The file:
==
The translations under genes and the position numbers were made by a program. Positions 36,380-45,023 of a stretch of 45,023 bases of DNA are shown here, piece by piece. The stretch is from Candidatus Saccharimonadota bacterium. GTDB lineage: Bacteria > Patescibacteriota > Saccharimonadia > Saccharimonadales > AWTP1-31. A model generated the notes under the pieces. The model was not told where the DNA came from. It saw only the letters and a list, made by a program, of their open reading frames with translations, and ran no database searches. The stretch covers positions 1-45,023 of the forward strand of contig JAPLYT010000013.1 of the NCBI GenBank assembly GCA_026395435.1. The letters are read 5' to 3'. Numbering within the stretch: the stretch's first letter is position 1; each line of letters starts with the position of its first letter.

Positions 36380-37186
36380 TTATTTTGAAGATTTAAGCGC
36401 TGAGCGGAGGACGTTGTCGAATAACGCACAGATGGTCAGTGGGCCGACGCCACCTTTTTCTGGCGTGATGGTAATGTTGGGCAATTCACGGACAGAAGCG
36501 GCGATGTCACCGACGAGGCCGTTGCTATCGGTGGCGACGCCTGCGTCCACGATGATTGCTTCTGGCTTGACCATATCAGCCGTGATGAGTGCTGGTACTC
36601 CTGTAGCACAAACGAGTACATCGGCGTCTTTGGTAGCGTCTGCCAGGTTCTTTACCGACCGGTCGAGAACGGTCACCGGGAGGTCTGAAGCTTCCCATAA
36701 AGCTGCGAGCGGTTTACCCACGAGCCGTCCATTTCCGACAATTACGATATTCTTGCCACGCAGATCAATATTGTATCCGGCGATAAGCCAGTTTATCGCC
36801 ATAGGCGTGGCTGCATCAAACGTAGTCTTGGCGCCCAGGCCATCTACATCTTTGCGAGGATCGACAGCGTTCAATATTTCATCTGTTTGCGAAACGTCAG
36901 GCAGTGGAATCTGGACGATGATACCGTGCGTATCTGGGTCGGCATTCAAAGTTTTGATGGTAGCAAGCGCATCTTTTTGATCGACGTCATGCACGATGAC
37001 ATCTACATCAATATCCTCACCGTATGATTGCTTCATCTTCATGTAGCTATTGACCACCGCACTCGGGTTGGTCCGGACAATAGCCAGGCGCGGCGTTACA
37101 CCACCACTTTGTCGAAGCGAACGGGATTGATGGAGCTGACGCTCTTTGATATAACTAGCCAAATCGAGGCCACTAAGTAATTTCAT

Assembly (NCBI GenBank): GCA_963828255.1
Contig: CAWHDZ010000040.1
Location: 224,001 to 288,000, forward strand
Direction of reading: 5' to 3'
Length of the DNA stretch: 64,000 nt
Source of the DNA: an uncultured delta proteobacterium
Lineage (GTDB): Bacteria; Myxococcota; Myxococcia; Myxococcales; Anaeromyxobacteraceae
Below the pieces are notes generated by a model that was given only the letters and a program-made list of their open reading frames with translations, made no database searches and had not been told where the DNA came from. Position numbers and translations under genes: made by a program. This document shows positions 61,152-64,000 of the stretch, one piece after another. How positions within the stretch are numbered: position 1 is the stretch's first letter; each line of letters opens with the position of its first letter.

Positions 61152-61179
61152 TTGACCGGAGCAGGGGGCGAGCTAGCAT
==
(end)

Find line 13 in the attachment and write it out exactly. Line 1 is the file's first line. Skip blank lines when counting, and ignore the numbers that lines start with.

Contig: CAWHDZ010000040.1